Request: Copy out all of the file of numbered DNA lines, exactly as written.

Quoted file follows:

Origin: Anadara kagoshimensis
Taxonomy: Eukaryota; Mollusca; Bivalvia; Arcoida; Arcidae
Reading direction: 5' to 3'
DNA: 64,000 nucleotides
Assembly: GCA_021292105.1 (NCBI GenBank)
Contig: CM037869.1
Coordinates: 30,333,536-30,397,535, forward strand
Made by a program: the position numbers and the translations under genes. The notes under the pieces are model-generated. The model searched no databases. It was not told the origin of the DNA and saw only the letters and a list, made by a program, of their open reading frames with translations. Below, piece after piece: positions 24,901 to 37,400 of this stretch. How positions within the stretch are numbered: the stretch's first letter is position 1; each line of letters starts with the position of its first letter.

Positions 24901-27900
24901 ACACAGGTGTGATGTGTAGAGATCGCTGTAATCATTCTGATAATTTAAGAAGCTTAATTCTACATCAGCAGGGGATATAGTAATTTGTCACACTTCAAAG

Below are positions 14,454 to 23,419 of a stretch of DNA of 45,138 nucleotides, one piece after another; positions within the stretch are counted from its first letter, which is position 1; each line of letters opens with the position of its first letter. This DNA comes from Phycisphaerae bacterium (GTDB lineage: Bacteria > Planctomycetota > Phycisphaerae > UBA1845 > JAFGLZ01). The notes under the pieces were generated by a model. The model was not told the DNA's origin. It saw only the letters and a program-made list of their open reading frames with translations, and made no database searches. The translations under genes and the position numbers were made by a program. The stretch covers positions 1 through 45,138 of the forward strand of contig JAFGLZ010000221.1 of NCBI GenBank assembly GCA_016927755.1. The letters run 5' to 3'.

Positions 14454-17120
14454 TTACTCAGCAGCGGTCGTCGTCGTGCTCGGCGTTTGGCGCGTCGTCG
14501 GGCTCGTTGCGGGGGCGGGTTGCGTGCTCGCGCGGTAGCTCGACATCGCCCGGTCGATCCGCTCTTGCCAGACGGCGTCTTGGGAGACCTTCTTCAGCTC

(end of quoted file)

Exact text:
Origin: Anadara kagoshimensis
Taxonomy: Eukaryota; Mollusca; Bivalvia; Arcoida; Arcidae
Reading direction: 5' to 3'
DNA: 64,000 nucleotides
Assembly: GCA_021292105.1 (NCBI GenBank)
Contig: CM037869.1
Coordinates: 30,333,536-30,397,535, forward strand
Made by a program: the position numbers and the translations under genes. The notes under the pieces are model-generated. The model searched no databases. It was not told the origin of the DNA and saw only the letters and a list, made by a program, of their open reading frames with translations. Below, piece after piece: positions 24,901 to 37,400 of this stretch. How positions within the stretch are numbered: the stretch's first letter is position 1; each line of letters starts with the position of its first letter.

Positions 24901-27900
24901 ACACAGGTGTGATGTGTAGAGATCGCTGTAATCATTCTGATAATTTAAGAAGCTTAATTCTACATCAGCAGGGGATATAGTAATTTGTCACACTTCAAAG

Below are positions 14,454 to 23,419 of a stretch of DNA of 45,138 nucleotides, one piece after another; positions within the stretch are counted from its first letter, which is position 1; each line of letters opens with the position of its first letter. This DNA comes from Phycisphaerae bacterium (GTDB lineage: Bacteria > Planctomycetota > Phycisphaerae > UBA1845 > JAFGLZ01). The notes under the pieces were generated by a model. The model was not told the DNA's origin. It saw only the letters and a program-made list of their open reading frames with translations, and made no database searches. The translations under genes and the position numbers were made by a program. The stretch covers positions 1 through 45,138 of the forward strand of contig JAFGLZ010000221.1 of NCBI GenBank assembly GCA_016927755.1. The letters run 5' to 3'.

Positions 14454-17120
14454 TTACTCAGCAGCGGTCGTCGTCGTGCTCGGCGTTTGGCGCGTCGTCG
14501 GGCTCGTTGCGGGGGCGGGTTGCGTGCTCGCGCGGTAGCTCGACATCGCCCGGTCGATCCGCTCTTGCCAGACGGCGTCTTGGGAGACCTTCTTCAGCTC